The subject of the Palestine Center’s inaugural book review is Jewish Terrorism in Israel by Ami Pedahzur and Arie Perliger (Columbia UP, 2009). You can read the entire review here. Below is a relevant excerpt from the review concerning the book authors’ omission of the Deir Yassin massacre.
Reading through the book, it becomes evident that this is the most complete and detailed account of Jewish terrorism to date …
Yet, though this book does make solid contributions, it has weaknesses as well. The most notable weakness revolves around the period of the creation of the state of Israel. Despite the fact that groups like the Irgun (IZL) and the Lehi (LHI) were responsible for the most deadly and infamous acts of Jewish terror in modern history, the authors fail to place these groups under the same scrutiny. To be fair, a discussion of these groups is included in the book, however they are not subject to the same network analysis as Jewish terror groups in more recent times. Further, a number of heinous attacks perpetrated by these groups are not mentioned.
It is important, at this point, to review the authors’ definition of terrorism. Their understanding of terrorism which was applied in the book is a four-part definition (pg. xii): Terrorism involves 1) the use of violence, 2) a political motive that activates the violence, 3) an intention to strike fear into the victims and their community 4) the victims of terrorism are civilians or non-combatants. This definition encompasses most of the elements that the mainstream literature on terrorism accepts.
It is striking then, that a book on Jewish terrorism that adopts such a definition would leave out the massacre at Deir Yassin and other attacks against the Palestinian Arab community. Benny Morris, another Israeli academic, describes the attack at Deir Yassin as follows:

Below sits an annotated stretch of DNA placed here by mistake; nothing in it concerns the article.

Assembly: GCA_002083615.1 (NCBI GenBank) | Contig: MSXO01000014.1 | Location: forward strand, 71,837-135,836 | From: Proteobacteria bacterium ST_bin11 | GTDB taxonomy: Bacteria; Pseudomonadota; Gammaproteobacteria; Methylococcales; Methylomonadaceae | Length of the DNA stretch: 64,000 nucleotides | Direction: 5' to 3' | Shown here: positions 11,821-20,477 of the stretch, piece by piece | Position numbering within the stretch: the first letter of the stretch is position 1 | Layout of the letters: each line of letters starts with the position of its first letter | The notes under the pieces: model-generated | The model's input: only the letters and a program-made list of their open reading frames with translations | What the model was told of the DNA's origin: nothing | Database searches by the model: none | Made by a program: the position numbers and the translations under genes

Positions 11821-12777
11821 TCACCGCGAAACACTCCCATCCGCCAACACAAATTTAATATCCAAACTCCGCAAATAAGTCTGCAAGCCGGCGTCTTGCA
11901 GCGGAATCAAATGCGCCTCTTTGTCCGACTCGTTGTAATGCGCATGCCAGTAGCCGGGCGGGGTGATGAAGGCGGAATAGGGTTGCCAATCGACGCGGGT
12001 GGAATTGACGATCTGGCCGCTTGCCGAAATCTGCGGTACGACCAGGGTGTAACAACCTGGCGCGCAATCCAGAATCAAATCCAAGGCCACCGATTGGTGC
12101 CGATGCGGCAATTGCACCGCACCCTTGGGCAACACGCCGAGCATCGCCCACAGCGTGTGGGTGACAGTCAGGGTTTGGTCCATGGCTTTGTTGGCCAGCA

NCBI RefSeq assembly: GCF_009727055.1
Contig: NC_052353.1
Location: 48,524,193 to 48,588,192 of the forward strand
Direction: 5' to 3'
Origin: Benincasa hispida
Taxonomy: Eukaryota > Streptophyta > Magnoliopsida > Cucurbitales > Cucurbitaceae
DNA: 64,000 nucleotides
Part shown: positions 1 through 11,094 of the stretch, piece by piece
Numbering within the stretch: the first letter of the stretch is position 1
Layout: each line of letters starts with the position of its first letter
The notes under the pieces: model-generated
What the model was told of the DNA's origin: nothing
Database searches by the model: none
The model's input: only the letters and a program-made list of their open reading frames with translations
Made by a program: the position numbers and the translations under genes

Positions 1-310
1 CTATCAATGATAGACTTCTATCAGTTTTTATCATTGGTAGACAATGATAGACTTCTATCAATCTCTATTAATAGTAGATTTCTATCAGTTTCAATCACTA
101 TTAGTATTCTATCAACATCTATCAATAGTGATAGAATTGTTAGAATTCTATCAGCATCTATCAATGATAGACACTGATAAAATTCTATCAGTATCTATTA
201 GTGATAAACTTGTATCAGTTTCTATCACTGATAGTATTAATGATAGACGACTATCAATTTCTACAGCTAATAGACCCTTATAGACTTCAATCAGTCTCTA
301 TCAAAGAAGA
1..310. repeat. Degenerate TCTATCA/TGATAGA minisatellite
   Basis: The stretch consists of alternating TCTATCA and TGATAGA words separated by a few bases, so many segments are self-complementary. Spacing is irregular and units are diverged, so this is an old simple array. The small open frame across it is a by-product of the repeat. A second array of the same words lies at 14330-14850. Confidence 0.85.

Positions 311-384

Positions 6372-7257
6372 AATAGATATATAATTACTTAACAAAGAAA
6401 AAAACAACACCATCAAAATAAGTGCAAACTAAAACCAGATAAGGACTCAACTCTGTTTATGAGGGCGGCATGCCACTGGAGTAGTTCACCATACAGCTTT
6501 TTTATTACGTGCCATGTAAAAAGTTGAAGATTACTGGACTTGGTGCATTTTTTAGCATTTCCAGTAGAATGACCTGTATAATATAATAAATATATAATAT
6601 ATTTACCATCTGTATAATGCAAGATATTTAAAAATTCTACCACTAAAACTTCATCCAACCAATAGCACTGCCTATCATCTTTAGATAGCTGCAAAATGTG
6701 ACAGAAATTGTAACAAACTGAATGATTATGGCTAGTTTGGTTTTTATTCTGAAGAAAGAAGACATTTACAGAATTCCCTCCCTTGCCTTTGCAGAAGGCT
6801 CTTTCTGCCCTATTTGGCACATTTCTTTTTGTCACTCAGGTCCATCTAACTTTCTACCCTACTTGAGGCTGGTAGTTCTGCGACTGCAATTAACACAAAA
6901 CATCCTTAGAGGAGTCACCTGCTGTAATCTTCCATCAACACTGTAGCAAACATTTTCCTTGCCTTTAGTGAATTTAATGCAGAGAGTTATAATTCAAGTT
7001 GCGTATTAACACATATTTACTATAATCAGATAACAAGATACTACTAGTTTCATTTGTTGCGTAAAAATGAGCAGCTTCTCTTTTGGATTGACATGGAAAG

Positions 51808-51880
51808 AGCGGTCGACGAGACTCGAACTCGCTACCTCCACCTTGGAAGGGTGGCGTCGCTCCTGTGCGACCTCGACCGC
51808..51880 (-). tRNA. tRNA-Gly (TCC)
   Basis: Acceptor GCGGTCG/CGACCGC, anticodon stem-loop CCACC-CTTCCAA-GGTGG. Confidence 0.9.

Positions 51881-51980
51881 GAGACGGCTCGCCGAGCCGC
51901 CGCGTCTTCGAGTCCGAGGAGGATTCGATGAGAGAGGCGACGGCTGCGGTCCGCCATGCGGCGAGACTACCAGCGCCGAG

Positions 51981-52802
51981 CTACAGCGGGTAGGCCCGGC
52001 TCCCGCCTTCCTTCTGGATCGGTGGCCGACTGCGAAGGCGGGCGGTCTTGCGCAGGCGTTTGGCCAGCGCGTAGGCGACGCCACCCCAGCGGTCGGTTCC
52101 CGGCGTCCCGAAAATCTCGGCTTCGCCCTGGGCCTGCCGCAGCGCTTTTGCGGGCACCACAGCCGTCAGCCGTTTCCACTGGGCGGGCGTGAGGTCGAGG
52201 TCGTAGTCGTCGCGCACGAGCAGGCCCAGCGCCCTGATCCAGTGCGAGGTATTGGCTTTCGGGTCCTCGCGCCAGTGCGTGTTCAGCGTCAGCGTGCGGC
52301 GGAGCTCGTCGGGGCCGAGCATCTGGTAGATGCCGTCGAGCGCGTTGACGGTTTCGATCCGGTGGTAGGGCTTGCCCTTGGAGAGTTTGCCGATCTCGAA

Deir Yassin is remembered not as a military operation, but rather for the atrocities committed by the IZL and LHI troops during and immediately after the drawn out battle: Whole families were riddled with bullets and grenade fragments and buried when houses were blown up on top of them, men women and children were mowed down as they emerged from their houses, individuals were taken aside and shot. At the end of the battle, groups of old men, women and children were trucked through West Jerusalem’s streets as a kind of “victory parade” and then dumped in (Arab) East Jerusalem.
All elements of the definition described by the authors are met, yet Deir Yassin did not make it into the text. In fact, the authors steered away from describing attacks against Palestinians during the period when the IZL and LHI were active. Even though the vast majority of those killed during the Irgun’s reign of terror were Palestinian Arabs and the vast majority of their attacks targeted Palestinians; the authors fail to fairly characterize this reality. Instead they claim that Irgun “activities focused primarily on the struggle against restrictions imposed by the British Mandate authorities on the immigration of Jews to Eretz Israel.” (pg. 13) Why they chose to omit these events, in what seems to be systematic fashion, is unclear.